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The Stability of Big-Five Personality Traits

Deborah Cobb-Clark and Stefanie Schurer

Melbourne Institute Working Paper Series from Melbourne Institute of Applied Economic and Social Research, The University of Melbourne

Abstract: We use a large, nationally-representative sample of working-age adults to demonstrate that personality (as measured by the Big Five) is stable over a four-year period. Average personality changes are small and do not vary substantially across age groups. Intra-individual personality change is generally unrelated to experiencing adverse life events and is unlikely to be economically meaningful. Like other non-cognitive traits, personality can be modeled as a stable input into many economic decisions.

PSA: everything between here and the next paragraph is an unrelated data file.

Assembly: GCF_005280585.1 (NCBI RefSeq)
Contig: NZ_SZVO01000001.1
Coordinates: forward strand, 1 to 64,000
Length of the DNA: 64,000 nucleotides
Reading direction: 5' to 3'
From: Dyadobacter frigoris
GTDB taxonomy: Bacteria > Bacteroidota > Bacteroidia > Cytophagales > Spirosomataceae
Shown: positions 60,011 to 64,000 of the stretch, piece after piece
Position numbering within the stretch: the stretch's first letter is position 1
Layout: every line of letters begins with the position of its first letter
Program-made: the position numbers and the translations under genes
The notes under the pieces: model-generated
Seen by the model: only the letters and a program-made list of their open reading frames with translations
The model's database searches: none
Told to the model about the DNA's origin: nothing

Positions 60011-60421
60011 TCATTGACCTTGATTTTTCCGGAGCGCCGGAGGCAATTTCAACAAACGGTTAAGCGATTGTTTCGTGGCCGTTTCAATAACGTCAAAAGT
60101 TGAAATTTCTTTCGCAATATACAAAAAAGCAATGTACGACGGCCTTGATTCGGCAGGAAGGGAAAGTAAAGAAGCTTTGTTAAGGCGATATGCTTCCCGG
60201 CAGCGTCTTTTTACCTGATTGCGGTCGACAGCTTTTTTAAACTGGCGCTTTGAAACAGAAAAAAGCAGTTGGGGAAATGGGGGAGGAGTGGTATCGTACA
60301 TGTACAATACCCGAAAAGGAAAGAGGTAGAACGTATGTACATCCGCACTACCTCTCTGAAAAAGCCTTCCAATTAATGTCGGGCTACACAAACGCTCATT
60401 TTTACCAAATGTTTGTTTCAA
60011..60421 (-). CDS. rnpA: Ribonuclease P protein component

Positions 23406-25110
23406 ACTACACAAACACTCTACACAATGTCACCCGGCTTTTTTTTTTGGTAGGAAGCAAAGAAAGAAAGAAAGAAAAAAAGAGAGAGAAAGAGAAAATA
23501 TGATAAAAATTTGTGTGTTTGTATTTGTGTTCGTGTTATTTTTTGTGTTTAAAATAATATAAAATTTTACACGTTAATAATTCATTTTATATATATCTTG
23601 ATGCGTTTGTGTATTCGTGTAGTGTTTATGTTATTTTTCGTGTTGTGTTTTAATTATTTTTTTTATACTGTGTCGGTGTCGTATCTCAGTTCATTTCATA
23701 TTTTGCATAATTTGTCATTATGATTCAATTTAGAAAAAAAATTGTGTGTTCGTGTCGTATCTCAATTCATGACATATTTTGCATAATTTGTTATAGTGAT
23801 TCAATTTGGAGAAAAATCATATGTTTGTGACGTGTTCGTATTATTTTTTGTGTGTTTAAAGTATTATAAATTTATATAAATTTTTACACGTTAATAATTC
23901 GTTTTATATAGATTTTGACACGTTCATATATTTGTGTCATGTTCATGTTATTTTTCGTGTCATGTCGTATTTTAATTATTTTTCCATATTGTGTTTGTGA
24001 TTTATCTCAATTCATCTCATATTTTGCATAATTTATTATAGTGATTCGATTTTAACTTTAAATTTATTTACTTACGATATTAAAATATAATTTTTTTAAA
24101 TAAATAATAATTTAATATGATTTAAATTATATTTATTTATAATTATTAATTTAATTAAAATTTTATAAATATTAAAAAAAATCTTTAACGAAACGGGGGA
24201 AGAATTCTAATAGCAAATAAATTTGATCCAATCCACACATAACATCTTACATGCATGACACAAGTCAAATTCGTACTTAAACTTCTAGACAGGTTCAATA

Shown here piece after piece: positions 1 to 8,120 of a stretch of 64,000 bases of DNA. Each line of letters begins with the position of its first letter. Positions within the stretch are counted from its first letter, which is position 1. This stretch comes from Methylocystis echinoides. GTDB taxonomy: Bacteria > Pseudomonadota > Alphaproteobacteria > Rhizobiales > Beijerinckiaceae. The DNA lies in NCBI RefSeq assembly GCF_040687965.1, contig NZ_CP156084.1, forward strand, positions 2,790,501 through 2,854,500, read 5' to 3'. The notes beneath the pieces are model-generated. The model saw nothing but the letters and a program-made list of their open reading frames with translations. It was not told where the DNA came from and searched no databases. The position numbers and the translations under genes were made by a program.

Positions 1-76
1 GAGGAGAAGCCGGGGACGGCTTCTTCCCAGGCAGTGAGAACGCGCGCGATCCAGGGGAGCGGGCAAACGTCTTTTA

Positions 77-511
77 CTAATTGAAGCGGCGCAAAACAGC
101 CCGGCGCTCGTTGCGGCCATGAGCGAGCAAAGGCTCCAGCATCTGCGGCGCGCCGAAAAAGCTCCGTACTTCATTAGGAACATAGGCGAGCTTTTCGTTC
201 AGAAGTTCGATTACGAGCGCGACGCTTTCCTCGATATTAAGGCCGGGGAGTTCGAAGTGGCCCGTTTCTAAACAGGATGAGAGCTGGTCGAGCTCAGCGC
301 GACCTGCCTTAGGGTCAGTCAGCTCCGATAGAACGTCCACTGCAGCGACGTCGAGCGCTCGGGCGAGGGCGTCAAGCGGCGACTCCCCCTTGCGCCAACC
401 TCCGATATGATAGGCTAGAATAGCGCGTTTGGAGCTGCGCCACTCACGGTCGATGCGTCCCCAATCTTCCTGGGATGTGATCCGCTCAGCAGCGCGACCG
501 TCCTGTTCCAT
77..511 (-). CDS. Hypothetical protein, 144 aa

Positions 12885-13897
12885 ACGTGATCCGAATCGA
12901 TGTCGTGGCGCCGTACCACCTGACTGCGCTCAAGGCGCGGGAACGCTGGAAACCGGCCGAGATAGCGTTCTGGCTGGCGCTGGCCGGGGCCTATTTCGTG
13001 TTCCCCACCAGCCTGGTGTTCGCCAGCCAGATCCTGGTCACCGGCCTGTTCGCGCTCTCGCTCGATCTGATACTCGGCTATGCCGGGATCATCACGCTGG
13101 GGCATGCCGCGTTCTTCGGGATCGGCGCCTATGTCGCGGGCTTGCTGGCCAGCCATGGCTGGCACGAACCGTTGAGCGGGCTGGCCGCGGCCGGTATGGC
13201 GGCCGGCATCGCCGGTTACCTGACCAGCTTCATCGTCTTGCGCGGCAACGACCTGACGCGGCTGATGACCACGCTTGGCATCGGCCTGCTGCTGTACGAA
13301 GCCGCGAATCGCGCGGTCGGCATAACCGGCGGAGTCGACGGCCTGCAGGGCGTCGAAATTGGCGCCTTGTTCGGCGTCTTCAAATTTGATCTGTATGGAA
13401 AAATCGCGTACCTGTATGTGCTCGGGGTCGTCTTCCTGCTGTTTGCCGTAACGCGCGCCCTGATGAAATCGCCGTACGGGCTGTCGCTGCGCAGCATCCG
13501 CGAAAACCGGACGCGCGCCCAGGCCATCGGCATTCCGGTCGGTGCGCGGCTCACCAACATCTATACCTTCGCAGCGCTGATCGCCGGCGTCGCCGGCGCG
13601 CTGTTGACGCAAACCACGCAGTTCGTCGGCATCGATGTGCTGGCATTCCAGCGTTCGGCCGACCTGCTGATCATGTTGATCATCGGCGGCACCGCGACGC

Keywords: Non-cognitive skills; Big-Five personality traits; stability (search for similar items in EconPapers)
JEL-codes: C18 J24 (search for similar items in EconPapers)
Pages: 13 pages
Date: 2011-08
New Economics Papers: this item is included in nep-evo, nep-lma and nep-neu
References: View references in EconPapers View complete reference list from CitEc
Citations: View citations in EconPapers (51)

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http://melbourneinstitute.unimelb.edu.au/downloads ... series/wp2011n21.pdf (application/pdf)

Related works:
Journal Article: The stability of big-five personality traits (2012) Downloads
Working Paper: The Stability of Big-Five Personality Traits (2011) Downloads
Working Paper: The stability of big-five personality traits (2011) Downloads
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Persistent link: https://EconPapers.repec.org/RePEc:iae:iaewps:wp2011n21

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